5 Fast Ways to Save Money in February

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Can you believe that it’s already February? 2019 is well underway, and February is the shortest month of the entire year. So, if you find yourself with a full to-do list, you may find yourself very busy this month, as February has the smallest number of working days.

The good news is that when it comes to money, lots of tiny little steps can add up to a BIG difference. Whether you’re dealing with a job loss, or celebrating a promotion at work, or just holding steady with the same-old-same-old, consider five fast ways to save money this month:

Check Your Payroll Deductions

In this new year, your take-home pay may be different due to personal circumstances. Your tax situation or your relationship status may have changed. Maybe now you’re a parent with a new baby! Maybe you’ve gained income from a side hustle or maybe you’ve lost income from the only job you’ve ever had in your entire life. Regardless of the changes, check all your pay stubs and make sure there are no mistakes. If you’re receiving unemployment income, verify that the amount you’re receiving matches the amount the state has awarded to you. Human error happens, so make sure you’re not losing out on anything!

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Buy Some Candy- After Valentine’s Day

Don’t get me wrong – I’m not saying wait until February 15th to buy a sweet for your sweetie! What I am saying is that I personally can never have too much chocolate, so I will be watching the stores for the post-Valentine’s Day sales to stock up on extra chocolate. I don’t care what kind of packaging it comes in – chocolate is chocolate to me! If you have a sweet tooth, the day after Valentine’s Day can be a clearance paradise, so you too can stock up (unless your significant other has loaded you down with so much chocolate that you have no room for more).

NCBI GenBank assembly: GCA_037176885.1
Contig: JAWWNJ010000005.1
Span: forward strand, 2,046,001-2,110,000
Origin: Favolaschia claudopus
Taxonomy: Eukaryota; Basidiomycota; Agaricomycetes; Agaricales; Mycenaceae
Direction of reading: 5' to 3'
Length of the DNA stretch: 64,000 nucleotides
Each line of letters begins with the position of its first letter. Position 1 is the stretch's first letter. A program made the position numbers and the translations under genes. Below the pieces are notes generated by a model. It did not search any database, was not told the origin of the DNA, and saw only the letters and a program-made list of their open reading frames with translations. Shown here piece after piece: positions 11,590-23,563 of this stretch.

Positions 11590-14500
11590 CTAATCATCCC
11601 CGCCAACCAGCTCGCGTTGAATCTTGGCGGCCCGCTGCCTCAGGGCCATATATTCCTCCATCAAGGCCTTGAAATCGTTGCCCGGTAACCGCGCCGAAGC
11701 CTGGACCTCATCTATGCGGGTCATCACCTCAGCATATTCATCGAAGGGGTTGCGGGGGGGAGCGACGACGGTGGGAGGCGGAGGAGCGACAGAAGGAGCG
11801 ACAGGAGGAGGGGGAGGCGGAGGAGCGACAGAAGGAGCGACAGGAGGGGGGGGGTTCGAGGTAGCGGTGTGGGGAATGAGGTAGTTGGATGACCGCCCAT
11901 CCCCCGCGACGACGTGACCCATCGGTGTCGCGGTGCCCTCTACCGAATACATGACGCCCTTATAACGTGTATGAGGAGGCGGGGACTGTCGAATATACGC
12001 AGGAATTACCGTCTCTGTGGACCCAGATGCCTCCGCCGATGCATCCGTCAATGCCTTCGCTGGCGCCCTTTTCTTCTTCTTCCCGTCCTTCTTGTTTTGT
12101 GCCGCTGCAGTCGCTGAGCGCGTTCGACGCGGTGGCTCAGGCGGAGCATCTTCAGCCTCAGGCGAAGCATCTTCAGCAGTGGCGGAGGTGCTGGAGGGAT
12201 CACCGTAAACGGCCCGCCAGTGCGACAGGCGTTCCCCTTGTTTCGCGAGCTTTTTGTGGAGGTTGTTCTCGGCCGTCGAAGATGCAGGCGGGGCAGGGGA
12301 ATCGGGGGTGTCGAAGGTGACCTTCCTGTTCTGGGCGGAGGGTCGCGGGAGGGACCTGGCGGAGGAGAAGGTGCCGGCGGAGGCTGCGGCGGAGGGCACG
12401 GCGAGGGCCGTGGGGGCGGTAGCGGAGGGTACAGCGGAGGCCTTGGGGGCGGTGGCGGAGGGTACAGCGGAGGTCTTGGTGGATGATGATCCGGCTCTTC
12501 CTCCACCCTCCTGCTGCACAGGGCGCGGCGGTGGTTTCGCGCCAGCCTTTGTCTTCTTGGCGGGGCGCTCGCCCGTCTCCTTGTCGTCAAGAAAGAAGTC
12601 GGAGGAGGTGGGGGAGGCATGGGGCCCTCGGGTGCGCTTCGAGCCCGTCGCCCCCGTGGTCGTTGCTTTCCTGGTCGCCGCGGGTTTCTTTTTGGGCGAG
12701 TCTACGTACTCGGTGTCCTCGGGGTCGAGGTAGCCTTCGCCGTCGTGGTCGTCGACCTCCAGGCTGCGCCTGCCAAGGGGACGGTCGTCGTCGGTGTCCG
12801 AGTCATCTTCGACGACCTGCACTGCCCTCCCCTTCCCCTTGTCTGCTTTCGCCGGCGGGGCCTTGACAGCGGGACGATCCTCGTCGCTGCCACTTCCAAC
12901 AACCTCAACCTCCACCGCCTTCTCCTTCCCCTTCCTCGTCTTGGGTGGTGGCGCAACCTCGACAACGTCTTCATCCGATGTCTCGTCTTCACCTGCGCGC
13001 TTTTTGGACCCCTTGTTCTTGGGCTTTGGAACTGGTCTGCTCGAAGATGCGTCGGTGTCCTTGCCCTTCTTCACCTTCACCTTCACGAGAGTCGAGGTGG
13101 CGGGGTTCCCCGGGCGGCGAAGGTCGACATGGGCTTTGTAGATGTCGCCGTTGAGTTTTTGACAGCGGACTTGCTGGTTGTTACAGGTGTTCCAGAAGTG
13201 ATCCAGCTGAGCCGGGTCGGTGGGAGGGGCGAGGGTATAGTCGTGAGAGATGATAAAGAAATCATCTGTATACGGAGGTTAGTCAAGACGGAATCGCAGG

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Love-Themed, Heart-Themed, I-Love-You, I-Like-You, Anything Sales

Going hand-in-hand with the candy that gets marked down on February 15, you might see other items marked down after Valentine’s Day. Think items like cups, napkins, paper plates, guest towels, hand towels, candles, coffee mugs, pencils, pens, random things like that. Anything seasonal in the Valentine’s Day area will probably be marked down the day after. These types of things could be great to pick up and you could score a great deal on them. If it’s a cute hand towel with a heart on it, you could potentially use it year round in your bathroom (if it’s a good quality and it holds up). If you’re planning a wedding or an anniversary party, you might even get lucky and find supplies you can use (that are cheaper than items marketed as “wedding”).

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Saving Money on Energy Costs

Another area to really think about with savings is your energy bill. If you live in a part of the country that’s impacted by extreme cold this time of year, you know how much of a connection there is between the weather and the energy bill. If you can just do a quick walk-through of your home, you may be able to assess the opportunities to save energy. Are your windows, doors, or other parts of your home allowing cold air to pour in? Are there unfinished rooms of your home that you might be able to insulate? Would a space heater make you more comfortable when it gets really cold? Just thinking about a problem won’t fix it, but it’s a starting step.

Use Your Christmas Gift Cards

Do you still have gift cards left over from Christmas? If so, now is the perfect time to use them. A lot of brick and mortar stores are doing their final markdowns – clearing out the winter stock to make room for spring items – which can give you some nice deals to start with. Combine that with a gift card, and you can get an even better deal. Thinking through a list of items you need or want in advance can help you make the most of it.

About This Blog: Please feel free to share any information from this site, in part or in full, giving credit to the author and providing a link to this website. Fearless Faith is a blog dedicated to family, faith and frugality. All views are the author’s own and content is copyright of the author unless otherwise indicated.

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